$${\lambda }_{{{{{{{{\rm{eff}}}}}}}}}={\left[\frac{1}{{\lambda }_{{{{{{{{\rm{TF}}}}}}}}}^{2}}+\mathop{\sum }\limits_{\alpha = 1}^{2}\frac{1}{{\lambda }_{\alpha }^{2}+{a}_{{{{{{{{\rm{ws}}}}}}}}}^{2}/{x}_{\alpha }}\right]}^{-1/2},$$

guarantees that the screening length does not vanish at low temperature, but rather approaches the (species dependent) interparticle spacing through the factor \({a}_{{{{{{{{\rm{ws}}}}}}}}}^{2}/{x}_{\alpha }\) (see Methods). The choice of this functional form that includes aws guarantees that the implied functional form of the binary interaction is consistent with numerical results in the strongly coupled regime15. The parameter λTF is the Thomas-Fermi length calculated from the electron temperature, Te, and density, ne, see Eq. (23) in ref. 15 and represents electron screening. Note that Eq. (16) gives a positive definite value even at zero temperature. Our second model is then

$${\nu }_{ij}^{(2)}={n}_{j}{{\Phi }}{{{{{{{{\mathcal{S}}}}}}}}}^{(2)},$$
$${{{{{{{{\mathcal{S}}}}}}}}}^{(2)}=\frac{1}{2}{{{{{{\mathrm{ln}}}}}}}\,\left[1+{\left(\frac{2{\lambda }_{{{{{{{{\rm{eff}}}}}}}}}}{{b}_{\min }}\right)}^{2}\right].$$

This model, when compared with the first, reveals the importance of strong interparticle correlations through Eq. (16).

Model 3

Our third model arises from the Chapman–Enskog expansion of the Boltzmann equation using an effective screened interaction to numerically obtain a cross section15. As such, consistent trajectories are included. There is no limit on the strength of scattering and cutoffs are not needed.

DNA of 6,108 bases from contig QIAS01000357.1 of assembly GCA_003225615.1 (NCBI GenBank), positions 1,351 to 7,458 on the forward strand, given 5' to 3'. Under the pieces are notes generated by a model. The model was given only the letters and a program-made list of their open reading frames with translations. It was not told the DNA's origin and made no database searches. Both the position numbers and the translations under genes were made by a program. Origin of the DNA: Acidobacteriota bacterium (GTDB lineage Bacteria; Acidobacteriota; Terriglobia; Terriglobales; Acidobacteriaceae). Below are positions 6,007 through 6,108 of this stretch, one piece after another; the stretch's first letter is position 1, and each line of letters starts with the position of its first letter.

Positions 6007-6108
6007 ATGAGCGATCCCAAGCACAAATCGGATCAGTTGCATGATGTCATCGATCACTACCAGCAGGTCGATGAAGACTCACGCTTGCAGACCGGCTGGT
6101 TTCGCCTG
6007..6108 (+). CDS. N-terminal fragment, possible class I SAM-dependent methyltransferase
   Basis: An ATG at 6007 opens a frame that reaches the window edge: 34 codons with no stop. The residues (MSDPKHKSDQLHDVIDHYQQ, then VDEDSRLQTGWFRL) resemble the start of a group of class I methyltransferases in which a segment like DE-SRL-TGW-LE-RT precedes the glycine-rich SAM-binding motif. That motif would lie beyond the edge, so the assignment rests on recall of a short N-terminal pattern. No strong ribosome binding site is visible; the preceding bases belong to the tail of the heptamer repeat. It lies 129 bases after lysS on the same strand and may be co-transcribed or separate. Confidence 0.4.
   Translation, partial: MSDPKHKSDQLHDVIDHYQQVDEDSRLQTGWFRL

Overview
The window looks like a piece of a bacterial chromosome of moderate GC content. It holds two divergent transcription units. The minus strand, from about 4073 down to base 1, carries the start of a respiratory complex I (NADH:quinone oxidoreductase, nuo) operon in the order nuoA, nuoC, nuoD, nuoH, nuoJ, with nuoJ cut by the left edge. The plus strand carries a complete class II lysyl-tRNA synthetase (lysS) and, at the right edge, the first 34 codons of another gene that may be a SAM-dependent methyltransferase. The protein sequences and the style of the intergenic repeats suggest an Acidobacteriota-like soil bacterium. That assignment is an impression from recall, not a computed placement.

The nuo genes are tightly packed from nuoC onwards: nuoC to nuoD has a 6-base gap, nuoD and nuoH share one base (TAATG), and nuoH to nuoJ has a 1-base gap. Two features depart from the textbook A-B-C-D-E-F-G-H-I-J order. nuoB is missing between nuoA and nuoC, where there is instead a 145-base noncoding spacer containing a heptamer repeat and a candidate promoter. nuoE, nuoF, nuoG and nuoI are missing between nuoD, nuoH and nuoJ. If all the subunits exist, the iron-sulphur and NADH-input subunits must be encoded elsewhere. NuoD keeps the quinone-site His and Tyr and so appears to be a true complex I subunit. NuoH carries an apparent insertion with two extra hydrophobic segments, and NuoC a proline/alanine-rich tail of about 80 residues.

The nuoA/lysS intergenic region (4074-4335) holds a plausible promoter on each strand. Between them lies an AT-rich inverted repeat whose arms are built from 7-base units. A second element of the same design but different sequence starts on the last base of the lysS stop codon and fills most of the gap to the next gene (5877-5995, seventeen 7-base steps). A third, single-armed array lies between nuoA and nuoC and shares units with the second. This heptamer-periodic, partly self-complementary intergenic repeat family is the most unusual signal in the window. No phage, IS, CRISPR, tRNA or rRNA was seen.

Through a Bhatnagar–Gross–Krook approach61, the relevant collisional frequency can be identified to be

$${\nu }_{ij}^{(3)}={n}_{j}{{\Phi }}{{{{{{{{\mathcal{S}}}}}}}}}^{(3)},$$
$${{{{{{{{\mathcal{S}}}}}}}}}^{(3)}=\frac{128}{3}\frac{\sqrt{\pi }}{{2}^{3/2}}{{{{{{{{\mathcal{K}}}}}}}}}_{11}(g),$$

where g is the thermally-averaged ion-ion Coulomb coupling factor

$$g=\left(\frac{{Z}_{1}{Z}_{2}{e}^{2}}{4\pi {\epsilon }_{0}}\right)\frac{1}{{k}_{{{{{{{{\rm{B}}}}}}}}}{T}_{{{{{{{{\rm{avg}}}}}}}}}}\frac{1}{{\lambda }_{{{{{{{{\rm{eff}}}}}}}}}}.$$

Typical values in our experiments and MD simulations are g > 1 (see Fig. 2). The collision integral \({{{{{{{{\mathcal{K}}}}}}}}}_{11}(g)\) is calculated from

$${{{{{{{{\mathcal{K}}}}}}}}}_{11}(g)=\left\{\begin{array}{l}-\frac{1}{4}{{{{{{\mathrm{ln}}}}}}}\,\left(\mathop{\sum }\nolimits_{k}^{5}{a}_{k}{g}^{k}\right)\quad g\, < \,1\quad \\ \frac{{b}_{0}\,+\,{b}_{1}{{{{{{\mathrm{ln}}}}}}}\,g\,+\,{b}_{2}{{{{{{{\mathrm{ln}}}}}}}\,}^{2}g}{1\,+\,{b}_{3}g\,+{\,b}_{4}g}\quad g\, > \,1\quad \end{array}\right.$$

where a1 = 1.4660, a2 = −1.7836, a3 = 1.4313, a4 = −0.55833, a5 = 0.061162, b0 = 0.081033, b1 = −0.091336, b2 = 0.051760, b3 = −0.50026, b4 = 0.17044.

Comparison of the experiment, simulation, and theory

In Fig. 3e, f, we plot the Ca+ and Yb+ ion temperatures differences from both the experiment and the MD simulations. The temperature differences show excellent agreement between the laboratory measurements and MD simulations. Given the velocity flow locking shown in Fig. 1 and also the dramatic flattening of the velocity gradient, we conclude that the hydrodynamic expansion has a negligible effect on the temperature measurements and the temperature difference, especially for t < 1.5 μs.